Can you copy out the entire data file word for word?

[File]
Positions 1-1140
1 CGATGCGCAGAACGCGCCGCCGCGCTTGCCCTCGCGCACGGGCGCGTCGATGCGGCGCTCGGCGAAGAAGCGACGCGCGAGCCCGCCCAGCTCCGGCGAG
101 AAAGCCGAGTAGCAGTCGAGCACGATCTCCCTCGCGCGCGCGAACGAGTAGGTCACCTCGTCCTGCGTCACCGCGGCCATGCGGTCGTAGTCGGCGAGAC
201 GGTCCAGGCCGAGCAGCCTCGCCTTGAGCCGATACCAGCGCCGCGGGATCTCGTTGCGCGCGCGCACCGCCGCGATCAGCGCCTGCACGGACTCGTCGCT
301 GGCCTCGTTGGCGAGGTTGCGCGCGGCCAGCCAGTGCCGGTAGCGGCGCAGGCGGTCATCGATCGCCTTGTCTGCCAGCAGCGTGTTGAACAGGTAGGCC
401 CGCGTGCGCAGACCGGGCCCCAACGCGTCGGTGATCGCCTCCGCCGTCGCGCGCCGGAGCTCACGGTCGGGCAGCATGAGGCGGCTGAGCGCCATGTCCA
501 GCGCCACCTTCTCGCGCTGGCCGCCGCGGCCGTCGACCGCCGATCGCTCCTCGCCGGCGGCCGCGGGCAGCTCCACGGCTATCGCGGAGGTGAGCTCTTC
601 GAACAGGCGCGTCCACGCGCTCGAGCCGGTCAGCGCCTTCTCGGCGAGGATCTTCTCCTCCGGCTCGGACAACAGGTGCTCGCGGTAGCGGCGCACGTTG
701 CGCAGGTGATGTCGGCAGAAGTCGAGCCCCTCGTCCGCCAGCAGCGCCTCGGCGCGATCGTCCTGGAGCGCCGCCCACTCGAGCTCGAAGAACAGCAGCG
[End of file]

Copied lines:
Positions 1-1140
1 CGATGCGCAGAACGCGCCGCCGCGCTTGCCCTCGCGCACGGGCGCGTCGATGCGGCGCTCGGCGAAGAAGCGACGCGCGAGCCCGCCCAGCTCCGGCGAG
101 AAAGCCGAGTAGCAGTCGAGCACGATCTCCCTCGCGCGCGCGAACGAGTAGGTCACCTCGTCCTGCGTCACCGCGGCCATGCGGTCGTAGTCGGCGAGAC
201 GGTCCAGGCCGAGCAGCCTCGCCTTGAGCCGATACCAGCGCCGCGGGATCTCGTTGCGCGCGCGCACCGCCGCGATCAGCGCCTGCACGGACTCGTCGCT
301 GGCCTCGTTGGCGAGGTTGCGCGCGGCCAGCCAGTGCCGGTAGCGGCGCAGGCGGTCATCGATCGCCTTGTCTGCCAGCAGCGTGTTGAACAGGTAGGCC
401 CGCGTGCGCAGACCGGGCCCCAACGCGTCGGTGATCGCCTCCGCCGTCGCGCGCCGGAGCTCACGGTCGGGCAGCATGAGGCGGCTGAGCGCCATGTCCA
501 GCGCCACCTTCTCGCGCTGGCCGCCGCGGCCGTCGACCGCCGATCGCTCCTCGCCGGCGGCCGCGGGCAGCTCCACGGCTATCGCGGAGGTGAGCTCTTC
601 GAACAGGCGCGTCCACGCGCTCGAGCCGGTCAGCGCCTTCTCGGCGAGGATCTTCTCCTCCGGCTCGGACAACAGGTGCTCGCGGTAGCGGCGCACGTTG
701 CGCAGGTGATGTCGGCAGAAGTCGAGCCCCTCGTCCGCCAGCAGCGCCTCGGCGCGATCGTCCTGGAGCGCCGCCCACTCGAGCTCGAAGAACAGCAGCG